This was exactly the prayer God had been waiting for. This prayer sets God’s plan in motion. All the trouble and all the pain had been leading up to this. God had a plan, and God wanted to include Hannah in that plan.

Whatever difficulties are going on in our lives right now, in life or in the church or in the community, what would happen if we did what Hannah did? If we gave up all personal interest and simply said, “Lord please hear me. Lord please remember me. This situation right here needs to change, and I want what you want. Please hear me.”

The minute Hannah prayed this prayer – she was immediately attacked! She was so passionate in her prayer, the high priest Eli thought she was drunk! But she stood up for herself (which is not always easy when one is talking to high-ranking clergy) and she said, “no sir, I’m not drunk. I’m just very upset and deeply troubled. I have been pouring out my heart and my vexation to God.”

And Eli gave her God’s answer: “Go in peace; and may God grant your petition.”

For the first time in years, Hannah felt like she’d been heard. Her spirits rose, her heart was glad, and she went back to her family a new woman, and ate and drank and enjoying her husband’s company. Nothing had changed – yet – but she knew the change was coming.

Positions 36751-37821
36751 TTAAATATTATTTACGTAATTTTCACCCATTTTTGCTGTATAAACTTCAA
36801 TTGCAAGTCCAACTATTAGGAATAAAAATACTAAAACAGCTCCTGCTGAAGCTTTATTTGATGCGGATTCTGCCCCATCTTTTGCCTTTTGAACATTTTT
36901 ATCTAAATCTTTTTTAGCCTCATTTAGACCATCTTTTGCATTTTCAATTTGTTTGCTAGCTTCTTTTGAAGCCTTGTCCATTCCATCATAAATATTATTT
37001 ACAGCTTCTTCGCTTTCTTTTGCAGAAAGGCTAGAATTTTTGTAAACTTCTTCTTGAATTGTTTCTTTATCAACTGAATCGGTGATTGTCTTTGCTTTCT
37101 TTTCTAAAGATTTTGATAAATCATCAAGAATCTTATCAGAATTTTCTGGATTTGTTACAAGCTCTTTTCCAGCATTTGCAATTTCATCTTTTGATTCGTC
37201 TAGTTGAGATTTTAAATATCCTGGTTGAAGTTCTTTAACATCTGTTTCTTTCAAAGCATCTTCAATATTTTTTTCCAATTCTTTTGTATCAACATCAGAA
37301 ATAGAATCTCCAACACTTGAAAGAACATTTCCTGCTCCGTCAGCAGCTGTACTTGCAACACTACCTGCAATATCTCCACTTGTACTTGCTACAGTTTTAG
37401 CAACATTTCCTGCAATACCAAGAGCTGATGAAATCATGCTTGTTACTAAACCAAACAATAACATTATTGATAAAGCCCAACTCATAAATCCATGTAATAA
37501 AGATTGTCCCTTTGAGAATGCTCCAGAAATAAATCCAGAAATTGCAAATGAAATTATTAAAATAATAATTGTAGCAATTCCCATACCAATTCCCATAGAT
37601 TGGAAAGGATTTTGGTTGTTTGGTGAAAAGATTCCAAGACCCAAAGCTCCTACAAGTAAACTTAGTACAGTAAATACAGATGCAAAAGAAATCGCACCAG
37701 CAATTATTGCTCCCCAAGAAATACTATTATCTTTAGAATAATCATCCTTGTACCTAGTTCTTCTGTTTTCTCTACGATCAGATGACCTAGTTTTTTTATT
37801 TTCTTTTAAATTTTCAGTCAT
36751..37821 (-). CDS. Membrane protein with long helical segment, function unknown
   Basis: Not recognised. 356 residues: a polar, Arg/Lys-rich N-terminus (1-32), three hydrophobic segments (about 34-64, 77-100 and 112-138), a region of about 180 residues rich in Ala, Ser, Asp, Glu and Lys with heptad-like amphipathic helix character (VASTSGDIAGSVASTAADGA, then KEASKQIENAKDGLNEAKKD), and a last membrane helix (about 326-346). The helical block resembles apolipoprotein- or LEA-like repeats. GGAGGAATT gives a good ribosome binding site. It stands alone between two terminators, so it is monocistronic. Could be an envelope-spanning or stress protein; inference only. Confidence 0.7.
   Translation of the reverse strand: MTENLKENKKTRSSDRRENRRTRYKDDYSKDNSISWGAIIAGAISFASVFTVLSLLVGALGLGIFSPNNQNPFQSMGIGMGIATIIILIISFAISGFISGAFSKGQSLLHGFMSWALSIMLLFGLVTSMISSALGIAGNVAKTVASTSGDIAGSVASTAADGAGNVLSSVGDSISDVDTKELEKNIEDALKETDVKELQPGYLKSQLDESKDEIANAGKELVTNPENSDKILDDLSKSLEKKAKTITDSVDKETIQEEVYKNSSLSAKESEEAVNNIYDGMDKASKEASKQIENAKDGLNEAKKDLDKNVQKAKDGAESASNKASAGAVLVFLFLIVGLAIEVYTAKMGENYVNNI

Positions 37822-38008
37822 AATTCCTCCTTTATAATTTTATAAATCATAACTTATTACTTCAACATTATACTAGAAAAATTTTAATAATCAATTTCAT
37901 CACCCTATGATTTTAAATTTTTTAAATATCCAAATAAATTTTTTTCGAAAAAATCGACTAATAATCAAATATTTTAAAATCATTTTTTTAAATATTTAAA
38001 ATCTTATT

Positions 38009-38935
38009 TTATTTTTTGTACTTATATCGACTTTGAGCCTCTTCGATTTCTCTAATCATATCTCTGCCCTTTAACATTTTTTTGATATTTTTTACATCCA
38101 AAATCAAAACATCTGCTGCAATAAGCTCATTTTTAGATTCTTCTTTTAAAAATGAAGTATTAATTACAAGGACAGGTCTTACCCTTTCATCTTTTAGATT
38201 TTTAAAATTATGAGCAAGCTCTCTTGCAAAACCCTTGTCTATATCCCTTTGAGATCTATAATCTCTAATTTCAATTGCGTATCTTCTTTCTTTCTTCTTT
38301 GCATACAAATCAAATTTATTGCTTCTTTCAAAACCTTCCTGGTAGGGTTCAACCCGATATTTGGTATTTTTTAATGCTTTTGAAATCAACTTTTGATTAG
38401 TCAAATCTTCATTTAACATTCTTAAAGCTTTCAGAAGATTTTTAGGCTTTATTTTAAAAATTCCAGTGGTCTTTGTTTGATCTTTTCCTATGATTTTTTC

Our reading in Samuel ends here but the story goes on. God remembered Hannah, and she became pregnant, and gave birth to Samuel, one of the greatest prophets of the Old Testament. As soon as Samuel was weaned Hannah brought him to Eli for service in the temple just as she had promised God. Later on, God remembered Hannah again – and ultimately she ended up having two more sons and three daughters. God gave her what she needed as well.

But before all this happened, Hannah sang the song we read in the second reading today: a song about victory in the Lord, in a God who sees and a God who knows, who builds up the weak but destroys the mighty, who feeds the hungry and lets those who are full go without, who raises up the lowly and raises up the poor, but cuts off the wicked – a God who will judge the earth, who will give power to his anointed (and the word ‘anointed’ here means Messiah.)

If you have a moment this week, put Hannah’s song next to the Song of Mary found in Luke chapter one. It’s amazing how similar they are. Hannah, through her suffering and through her prayers, caught a glimpse of the Messiah – and she became a prophetess whose actions changed the course of history and whose words described Jesus a thousand years before he was born.

Bold Prayers

As we face into our own difficulties, whatever they may be – be courageous and bold like Hannah. Be persistent in prayer. Ask God to remember his people. And keep ears open for answers.

May God hear our prayers and, as Hannah experienced, may God send us out in the confidence and peace of knowing we have been heard. AMEN.

Preached at Carnegie United Methodist Church and Hill Top United Methodist Church, 11/14/21